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12 October 2011

In rags mysterious as these

In rags mysterious as these
The shining Courtiers go—
Veiling the purple, and the plumes—
Veiling the ermine so.

Smiling, as they request an alms—
At some imposing door!
Smiling when we walk barefoot
Upon their golden floor!
                                                                                    - F 102 (1859)  117

Swallow family
A puzzle poem – and this one is really a puzzler! Contender #1: Dickinson is sketching a swallow, the sort that make their nests in the eaves. They are much like shining Courtiers with purple feathers and a white, ermine, breast. The babies open their mouths wide in a big smile, waiting for some nice bug to get plopped in, or at least a regurgitated bug. And why wouldn’t they smile when someone walks barefoot on the porch (golden-hued wood, I’m thinking) that is probably mined with bird doo. There are a few problems with the idea of swallows, particularly the first and last lines. The first isn’t so bad – feathers really are mysterious. But the “golden floor” is difficult… .
            Contender #2: Angels. Angels walk among us, hiding their shining glory, their purple gowns (!) and wings in mysterious rags. They come to the houses of the well-to-do and ask for alms, and ask nicely. But then, there comes a time, hopefully, that we are now the ones seeking shelter and reprieve. Walking “barefoot” on heaven’s golden floor (or its "streets paved with gold") we depend on grace – and hope that the angels will smile at us.
            Although at first I was pretty convinced the poem was about swallows, after working it out here I think it is more likely to be angels. Anyone else have a good idea? Hop right in!
angels on their "golden floor"
            In keeping with the angelic theme, the poem is written in hymn form: alternating tetrameter and trimeter lines. The first stanza sets up the mystery of the veiled Courtiers. The second uses the verb “Smiling” to turn the poem from a focus on the mysterious Courtiers to our own fate. It’s a very effective way to close the poem, suggesting angel benevolence, the humility of the newly-arrived soul, and the magnificence of Heaven.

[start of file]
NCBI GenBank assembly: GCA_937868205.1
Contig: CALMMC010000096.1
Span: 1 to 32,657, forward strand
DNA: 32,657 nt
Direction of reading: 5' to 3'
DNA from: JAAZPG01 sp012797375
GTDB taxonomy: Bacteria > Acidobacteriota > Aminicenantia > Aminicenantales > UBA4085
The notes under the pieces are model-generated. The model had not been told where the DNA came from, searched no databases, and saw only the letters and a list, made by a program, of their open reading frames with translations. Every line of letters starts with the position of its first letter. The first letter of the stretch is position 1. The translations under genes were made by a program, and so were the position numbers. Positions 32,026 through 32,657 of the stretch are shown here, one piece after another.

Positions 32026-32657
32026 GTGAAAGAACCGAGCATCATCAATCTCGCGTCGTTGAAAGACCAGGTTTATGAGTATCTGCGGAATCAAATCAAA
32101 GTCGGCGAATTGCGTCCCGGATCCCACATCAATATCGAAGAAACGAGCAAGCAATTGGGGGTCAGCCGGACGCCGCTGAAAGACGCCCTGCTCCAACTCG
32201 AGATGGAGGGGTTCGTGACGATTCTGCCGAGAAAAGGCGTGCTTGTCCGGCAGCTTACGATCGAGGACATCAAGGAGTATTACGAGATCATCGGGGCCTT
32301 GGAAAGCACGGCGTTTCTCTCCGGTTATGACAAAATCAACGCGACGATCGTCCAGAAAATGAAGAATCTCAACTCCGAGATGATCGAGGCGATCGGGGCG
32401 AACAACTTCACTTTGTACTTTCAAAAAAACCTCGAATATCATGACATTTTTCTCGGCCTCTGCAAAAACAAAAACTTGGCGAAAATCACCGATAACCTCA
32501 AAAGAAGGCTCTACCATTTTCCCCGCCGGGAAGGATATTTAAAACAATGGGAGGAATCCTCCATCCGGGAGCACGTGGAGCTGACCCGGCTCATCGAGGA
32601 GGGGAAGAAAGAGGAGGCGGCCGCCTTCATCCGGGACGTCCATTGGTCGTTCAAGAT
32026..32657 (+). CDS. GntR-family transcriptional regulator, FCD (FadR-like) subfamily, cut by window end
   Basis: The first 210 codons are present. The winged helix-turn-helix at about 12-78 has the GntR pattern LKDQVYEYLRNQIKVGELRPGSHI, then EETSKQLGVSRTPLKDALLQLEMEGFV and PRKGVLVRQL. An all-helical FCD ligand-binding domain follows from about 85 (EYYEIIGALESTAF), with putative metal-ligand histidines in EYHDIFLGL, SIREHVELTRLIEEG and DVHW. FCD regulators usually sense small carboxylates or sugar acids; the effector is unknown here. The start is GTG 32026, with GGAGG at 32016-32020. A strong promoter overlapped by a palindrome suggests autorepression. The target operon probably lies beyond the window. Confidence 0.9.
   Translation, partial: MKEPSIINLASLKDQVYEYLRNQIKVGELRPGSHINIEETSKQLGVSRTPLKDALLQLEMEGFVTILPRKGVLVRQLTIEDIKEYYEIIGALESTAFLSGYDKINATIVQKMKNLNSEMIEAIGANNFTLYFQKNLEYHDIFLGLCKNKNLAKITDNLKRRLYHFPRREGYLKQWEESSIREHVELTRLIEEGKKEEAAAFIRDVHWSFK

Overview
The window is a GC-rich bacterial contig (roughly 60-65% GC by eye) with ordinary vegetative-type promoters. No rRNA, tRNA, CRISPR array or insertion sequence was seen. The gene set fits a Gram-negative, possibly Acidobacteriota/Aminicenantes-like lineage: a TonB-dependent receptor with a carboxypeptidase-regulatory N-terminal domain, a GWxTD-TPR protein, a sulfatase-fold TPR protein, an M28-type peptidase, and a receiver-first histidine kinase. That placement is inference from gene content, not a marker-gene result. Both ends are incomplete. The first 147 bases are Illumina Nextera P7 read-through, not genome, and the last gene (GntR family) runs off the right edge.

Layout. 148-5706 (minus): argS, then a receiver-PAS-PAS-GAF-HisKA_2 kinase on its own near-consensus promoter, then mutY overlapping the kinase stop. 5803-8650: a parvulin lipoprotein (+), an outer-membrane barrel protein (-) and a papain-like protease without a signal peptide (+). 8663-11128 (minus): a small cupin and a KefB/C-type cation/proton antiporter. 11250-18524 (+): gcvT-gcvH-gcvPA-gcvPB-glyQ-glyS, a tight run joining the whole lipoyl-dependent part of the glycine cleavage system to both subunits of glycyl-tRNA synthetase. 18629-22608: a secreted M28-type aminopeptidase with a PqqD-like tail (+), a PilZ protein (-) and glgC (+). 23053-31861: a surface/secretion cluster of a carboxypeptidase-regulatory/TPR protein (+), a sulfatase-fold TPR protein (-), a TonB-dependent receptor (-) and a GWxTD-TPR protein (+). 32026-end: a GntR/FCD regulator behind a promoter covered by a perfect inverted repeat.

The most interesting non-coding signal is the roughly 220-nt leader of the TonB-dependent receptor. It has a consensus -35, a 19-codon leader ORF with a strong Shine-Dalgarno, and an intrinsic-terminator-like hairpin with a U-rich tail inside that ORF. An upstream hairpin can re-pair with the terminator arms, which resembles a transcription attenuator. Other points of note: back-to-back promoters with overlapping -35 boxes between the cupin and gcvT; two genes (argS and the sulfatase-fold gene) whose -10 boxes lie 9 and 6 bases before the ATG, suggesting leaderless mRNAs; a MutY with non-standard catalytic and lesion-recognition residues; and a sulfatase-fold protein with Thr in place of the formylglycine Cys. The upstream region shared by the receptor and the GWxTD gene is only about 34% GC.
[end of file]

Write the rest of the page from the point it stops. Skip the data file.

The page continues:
1. A puzzle indeed! Massachusetts does have two types of swallows, but if I must choose I go for the second contender over the first, given the last two lines. But what sticks out, making this poem all the more a puzzle is the "Veiling in purple (death??), and the plumes - veiling the ermine so" ??? Sounds like a riddle from Turandot.

    1. I'm guessing the angels are wearing rags as they go among the people. The rags veil their royal purple and royal ermine, and the plumes -- ostrich, probably; another signifier.

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  3. Do you think maybe they are angels disguised as beggars on earth, then the tables turn and they become the heavenly hosts. I am so appreciating your blog, thank you for publishing it.

  4. The last two stanzas of F81, ‘She bore it till the simple veins’, hint at the identity of F102’s “shining Courtiers” dressed in rags. In F81, ED imagined herself as an old woman in Amherst who has recently died:
    No more her patient figure
    At twilight soft to meet—
    No more her timid bonnet
    Upon the village street—

    But Crowns instead, and Courtiers—
    And in the midst so fair,
    Whose but her shy—immortal face
    Of whom we're whispering here?

    Summer evenings, when ED was old and grey, she would shuffle softly down village streets in her timid bonnet, wondering whether passers-by thought of her as shy. They would whispered behind her back, but ED believed that after her death, her shy face would be immortal for poetry fans like us.

    In F102, the “shining Courtiers dressed in rags” probably are angels from Heaven, as in F81. ED believed that they, and countless generations of poetry fans, would be smiling as she “walks barefoot upon the golden floor” of Heaven.